Or the studio that you’re in dispute with: Variety reported in September that Hood was “nearly fired because of squabbles with the studio” and that “two backup directors were in place.” Then came the much-recounted arrival of director Richard Donner (1978’s “Superman,” the “Lethal Weapon” movies), husband of “Wolverine” producer Lauren Shuler Donner, onto the Sydney, Australia, set.
Because Hood had never directed a big action movie, the blogosphere was abuzz over whether he was being replaced, as Donner himself had been on 1980s “Superman II.” The studio and the filmmakers have since said Donner - later credited as an executive producer - was simply lending a hand. And Hood, indeed, remained on the reins all the way through postproduction reshoots in Vancouver earlier this year.
Between all that and the movie’s widely written about pirating onto the Internet for a day or two on March 31, “Wolverine” has suffered almost as much angst as Wolverine.
But ultimately, none of that matters if what’s on-screen clicks - or perhaps “snickt!s” - to use the signature sound effect of Wolverine’s emerging blades.
TEAM X MARKS THE SPOTS IN THE MOVIE
Aside from Wolverine, Team X includes:
Sabretooth/Victor Creed (Liev Schreiber) - Wolverine’s feral, murderous half-brother
Agent Zero/David North (Daniel Henney) - Tracker and marksman with ability to absorb energy
Deadpool/Wade Wilson (Ryan Reynolds) - Wisecracking mercenary with healing factor
John Wraith (Will.i.am) - Teleporter also known as Kestrel in the comics
Bradley (Dominic Monaghan) - Manipulates electricity; also known as Bolt in the comics
The Blob/Fred J. Dukes (Kevin Durand) - A 700-pound immovable object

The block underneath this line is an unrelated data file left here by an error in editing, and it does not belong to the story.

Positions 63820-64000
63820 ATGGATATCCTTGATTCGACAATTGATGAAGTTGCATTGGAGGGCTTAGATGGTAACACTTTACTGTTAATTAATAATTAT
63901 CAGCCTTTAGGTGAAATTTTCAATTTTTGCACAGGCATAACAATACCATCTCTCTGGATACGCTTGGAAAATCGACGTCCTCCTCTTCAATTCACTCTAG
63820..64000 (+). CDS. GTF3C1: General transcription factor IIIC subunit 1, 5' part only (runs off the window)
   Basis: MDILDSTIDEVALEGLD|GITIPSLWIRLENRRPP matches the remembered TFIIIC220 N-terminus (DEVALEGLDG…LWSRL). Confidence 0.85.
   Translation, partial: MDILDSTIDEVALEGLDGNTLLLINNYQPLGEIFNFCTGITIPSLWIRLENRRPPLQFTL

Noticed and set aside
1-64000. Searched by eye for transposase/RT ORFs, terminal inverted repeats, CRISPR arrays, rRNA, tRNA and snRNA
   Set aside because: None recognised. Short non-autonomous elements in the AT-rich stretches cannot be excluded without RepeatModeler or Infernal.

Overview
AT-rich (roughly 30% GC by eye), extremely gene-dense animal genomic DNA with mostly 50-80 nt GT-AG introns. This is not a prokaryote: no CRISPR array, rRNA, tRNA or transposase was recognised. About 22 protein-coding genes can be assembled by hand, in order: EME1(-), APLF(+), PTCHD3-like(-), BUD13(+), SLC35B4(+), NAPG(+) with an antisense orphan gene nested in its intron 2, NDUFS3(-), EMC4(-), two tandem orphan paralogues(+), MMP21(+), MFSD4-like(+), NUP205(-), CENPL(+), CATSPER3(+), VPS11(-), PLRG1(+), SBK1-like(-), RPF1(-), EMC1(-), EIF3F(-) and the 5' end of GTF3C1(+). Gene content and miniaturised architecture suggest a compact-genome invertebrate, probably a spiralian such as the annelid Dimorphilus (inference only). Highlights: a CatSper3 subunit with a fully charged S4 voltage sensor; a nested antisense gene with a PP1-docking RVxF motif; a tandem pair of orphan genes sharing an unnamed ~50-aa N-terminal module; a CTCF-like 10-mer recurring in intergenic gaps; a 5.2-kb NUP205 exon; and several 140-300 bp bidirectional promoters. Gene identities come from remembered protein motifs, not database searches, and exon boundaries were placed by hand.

OTHERS IN THE FILM
Emma Frost (Tahyna Tozzi) - Telepath who can make her skin diamond-hard
Cyclops/Scott Summers (Tim Pocock) - Younger version of the future X-Men leader capable of optic blasts
Gambit/Remy LeBeau (Taylor Kitsch) - Cajun with power to charge objects with explosion energy
Weapon XI (Scott Adkins) - Like Sylar of TV’s “Heroes,” absorbs other mutants’ powers
THE ARTIST WHO CREATED WOLVERINE
He may be best known as the Silver Age artist who helped Spider-Man swing to new heights after co-creator Steve Ditko left, but John Romita Sr. is himself co-creator of Wolverine, the Punisher and a raft of other Marvel Comics characters.
In 1974, “Incredible Hulk” writer Len Wein approached Marvel art director Romita with “a new character called Wolverine. That was all I would usually get from Stan (Lee) or other editors - they would just give me a name.” Romita, 79, laughs as he admits, “At the time, I thought a wolverine was a female wolf!”
The office encyclopedia, however, described “a small, ferocious creature with catlike features and claws. So I go to my drawing table and start drawing sketches” incorporating those traits. “Because I wrote ‘small’ on my notes, I suggested on the original sketch to make him 5-4, 5-5. I said, ‘He’s ferocious, and he’s little,’ so you make him an angry little guy.”
Romita’s uncertain, but he thinks he also devised the claws’ retractability. “When I make a design, I want it to be practical and functional. I thought, ‘If a man has claws like that, how does he scratch his nose or tie his shoelaces?’”
Wolverine debuted in the final panel of “Incredible Hulk” No. 180, drawn by regular series artist Herb Trimpe. Later, in various X-Men comics and solo series, he became one of Marvel’s top characters.
“When I saw the first X-Men movie, I’m sitting with (my wife) Virginia in the theater,” Romita recalls. “The first time he retracts his claws, I nearly jumped out of my chair. I got the biggest rush when I realized something I created was being used on-screen.”